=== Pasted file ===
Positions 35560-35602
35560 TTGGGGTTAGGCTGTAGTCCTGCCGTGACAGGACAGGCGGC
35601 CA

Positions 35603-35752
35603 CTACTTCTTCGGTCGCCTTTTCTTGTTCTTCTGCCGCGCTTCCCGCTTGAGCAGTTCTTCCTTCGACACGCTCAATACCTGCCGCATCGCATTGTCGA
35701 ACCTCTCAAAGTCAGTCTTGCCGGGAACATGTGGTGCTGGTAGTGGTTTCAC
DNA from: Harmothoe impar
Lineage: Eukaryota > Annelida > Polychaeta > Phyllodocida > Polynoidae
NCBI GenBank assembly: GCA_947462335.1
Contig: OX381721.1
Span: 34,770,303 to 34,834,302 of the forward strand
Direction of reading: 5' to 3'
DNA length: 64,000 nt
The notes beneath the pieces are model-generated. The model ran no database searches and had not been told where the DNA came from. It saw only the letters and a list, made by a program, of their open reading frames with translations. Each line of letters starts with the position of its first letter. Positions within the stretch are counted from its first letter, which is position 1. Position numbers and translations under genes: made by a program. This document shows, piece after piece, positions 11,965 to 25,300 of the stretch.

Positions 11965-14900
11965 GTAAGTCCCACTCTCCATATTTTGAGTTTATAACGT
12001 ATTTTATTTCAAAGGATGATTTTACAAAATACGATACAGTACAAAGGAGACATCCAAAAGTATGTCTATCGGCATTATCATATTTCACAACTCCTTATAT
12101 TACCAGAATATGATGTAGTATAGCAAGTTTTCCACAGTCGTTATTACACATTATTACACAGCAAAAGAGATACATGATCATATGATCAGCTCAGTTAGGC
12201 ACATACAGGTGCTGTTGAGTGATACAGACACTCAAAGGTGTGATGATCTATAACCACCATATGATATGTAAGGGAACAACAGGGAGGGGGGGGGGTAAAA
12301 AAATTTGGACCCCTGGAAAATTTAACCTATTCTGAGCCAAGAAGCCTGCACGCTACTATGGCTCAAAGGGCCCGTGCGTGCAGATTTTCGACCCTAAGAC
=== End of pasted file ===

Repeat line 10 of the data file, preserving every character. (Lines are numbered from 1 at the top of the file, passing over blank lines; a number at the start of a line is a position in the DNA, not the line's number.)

Contig: OX381721.1